US Regulators Pitch Smartphone Makers On ‘Driver Mode’
The US National Highway Traffic Safety Administration has issued a set of voluntary guidelines that implore smartphone companies like Apple and Samsung to implement a new driver mode that detects when users are on the road and restricts them from accessing certain apps and features for the duration.
“Your smartphone becomes so many different things that it’s not just a communication device,” said Secretary of Transportation.
“Distraction is still a problem. Too many people are dying and being injured on our roadways.”
NSW transport authority Roads and Maritime rolled out new restrictions for P-plate drivers earlier this year that prevent from any smartphone use while driving.
According to a recent AT&T study, 70 percent of drivers use their smartphones while operating vehicles – predominantly to access social media.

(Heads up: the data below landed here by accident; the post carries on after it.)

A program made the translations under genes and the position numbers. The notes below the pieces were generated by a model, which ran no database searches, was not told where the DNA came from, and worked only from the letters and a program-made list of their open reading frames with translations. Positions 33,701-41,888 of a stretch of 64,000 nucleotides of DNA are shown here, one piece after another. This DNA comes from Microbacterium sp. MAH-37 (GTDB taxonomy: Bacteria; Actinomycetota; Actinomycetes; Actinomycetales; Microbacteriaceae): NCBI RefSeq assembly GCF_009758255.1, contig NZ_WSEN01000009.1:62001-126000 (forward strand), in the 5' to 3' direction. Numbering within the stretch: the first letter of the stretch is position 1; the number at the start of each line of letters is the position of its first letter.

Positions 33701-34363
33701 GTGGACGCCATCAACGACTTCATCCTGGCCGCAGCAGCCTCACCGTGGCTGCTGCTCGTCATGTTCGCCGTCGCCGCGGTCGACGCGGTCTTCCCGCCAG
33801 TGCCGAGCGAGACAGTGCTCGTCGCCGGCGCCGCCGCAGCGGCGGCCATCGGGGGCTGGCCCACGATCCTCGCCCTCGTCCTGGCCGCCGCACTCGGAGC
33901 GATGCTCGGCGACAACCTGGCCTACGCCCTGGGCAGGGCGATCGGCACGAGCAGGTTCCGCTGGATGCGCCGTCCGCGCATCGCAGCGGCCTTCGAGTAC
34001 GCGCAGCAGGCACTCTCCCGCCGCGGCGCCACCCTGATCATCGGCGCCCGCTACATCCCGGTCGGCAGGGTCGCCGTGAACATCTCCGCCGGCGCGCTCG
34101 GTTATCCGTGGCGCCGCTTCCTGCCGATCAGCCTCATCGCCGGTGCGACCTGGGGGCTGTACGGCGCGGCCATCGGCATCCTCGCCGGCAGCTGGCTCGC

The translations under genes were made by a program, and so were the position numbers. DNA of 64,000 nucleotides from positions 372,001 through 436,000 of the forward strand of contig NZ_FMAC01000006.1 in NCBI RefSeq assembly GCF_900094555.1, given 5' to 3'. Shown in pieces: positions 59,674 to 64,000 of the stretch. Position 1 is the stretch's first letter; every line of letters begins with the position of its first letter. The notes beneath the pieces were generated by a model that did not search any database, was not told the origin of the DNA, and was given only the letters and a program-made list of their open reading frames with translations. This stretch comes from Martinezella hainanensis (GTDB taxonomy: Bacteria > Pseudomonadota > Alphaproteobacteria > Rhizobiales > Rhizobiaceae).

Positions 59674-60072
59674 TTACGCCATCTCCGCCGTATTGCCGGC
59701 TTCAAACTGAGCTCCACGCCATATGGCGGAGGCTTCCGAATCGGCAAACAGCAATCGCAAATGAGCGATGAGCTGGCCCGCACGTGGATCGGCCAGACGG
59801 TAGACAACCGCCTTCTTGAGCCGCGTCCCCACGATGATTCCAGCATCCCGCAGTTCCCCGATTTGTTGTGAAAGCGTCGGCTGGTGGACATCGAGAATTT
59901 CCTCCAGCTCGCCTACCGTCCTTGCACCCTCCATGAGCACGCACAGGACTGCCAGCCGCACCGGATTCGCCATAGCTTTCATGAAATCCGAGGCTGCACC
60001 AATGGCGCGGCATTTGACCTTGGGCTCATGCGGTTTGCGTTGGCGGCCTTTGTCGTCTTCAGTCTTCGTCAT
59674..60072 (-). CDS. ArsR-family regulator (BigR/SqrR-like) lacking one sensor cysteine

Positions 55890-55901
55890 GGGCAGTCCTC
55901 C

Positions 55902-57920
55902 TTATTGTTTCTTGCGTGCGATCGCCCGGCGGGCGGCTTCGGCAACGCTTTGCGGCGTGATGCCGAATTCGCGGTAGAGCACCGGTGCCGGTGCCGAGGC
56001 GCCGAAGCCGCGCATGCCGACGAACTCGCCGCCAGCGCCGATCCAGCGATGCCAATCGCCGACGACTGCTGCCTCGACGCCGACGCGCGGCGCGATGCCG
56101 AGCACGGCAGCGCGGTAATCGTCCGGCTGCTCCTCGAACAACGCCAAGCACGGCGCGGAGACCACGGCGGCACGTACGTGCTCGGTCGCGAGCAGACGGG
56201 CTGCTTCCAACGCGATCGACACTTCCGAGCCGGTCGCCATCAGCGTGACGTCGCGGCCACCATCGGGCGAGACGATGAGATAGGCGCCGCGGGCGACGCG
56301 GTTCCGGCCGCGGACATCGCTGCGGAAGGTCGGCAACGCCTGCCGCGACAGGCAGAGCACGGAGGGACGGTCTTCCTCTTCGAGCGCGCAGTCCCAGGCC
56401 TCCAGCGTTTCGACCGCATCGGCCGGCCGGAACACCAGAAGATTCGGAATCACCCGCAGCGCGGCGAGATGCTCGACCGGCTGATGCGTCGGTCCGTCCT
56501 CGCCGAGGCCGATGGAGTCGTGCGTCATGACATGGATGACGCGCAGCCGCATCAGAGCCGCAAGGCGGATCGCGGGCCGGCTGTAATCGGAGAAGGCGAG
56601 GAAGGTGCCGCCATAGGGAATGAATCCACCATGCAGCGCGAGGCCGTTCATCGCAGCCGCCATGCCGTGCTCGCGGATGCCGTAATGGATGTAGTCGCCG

It’s an interesting suggestion and one that, given the widespread adoption of airplane mode functions, shouldn’t necessary be dismissed as unfeasible or unnecessary.
Apple has already dipped their toes into car integration with their CarPlay App since 2014. The function already connects to compatible cars to display apps and services within the car’s display and allow access to Siri commands while driving. A more utilitarian mode for older vehicles isn’t that much of a stretch.
That’s the approach competitor Google have taken with Android Auto. There are now over 200 new car models from more than 50 brands that support Android Auto directly and Google’s recent overhaul allows users to enable it even if their vehicle doesn’t come with that built-in integration.
While we haven’t quite reached a formal “Drivers Mode” for smartphones yet, it’s clear we’re nearing the destination.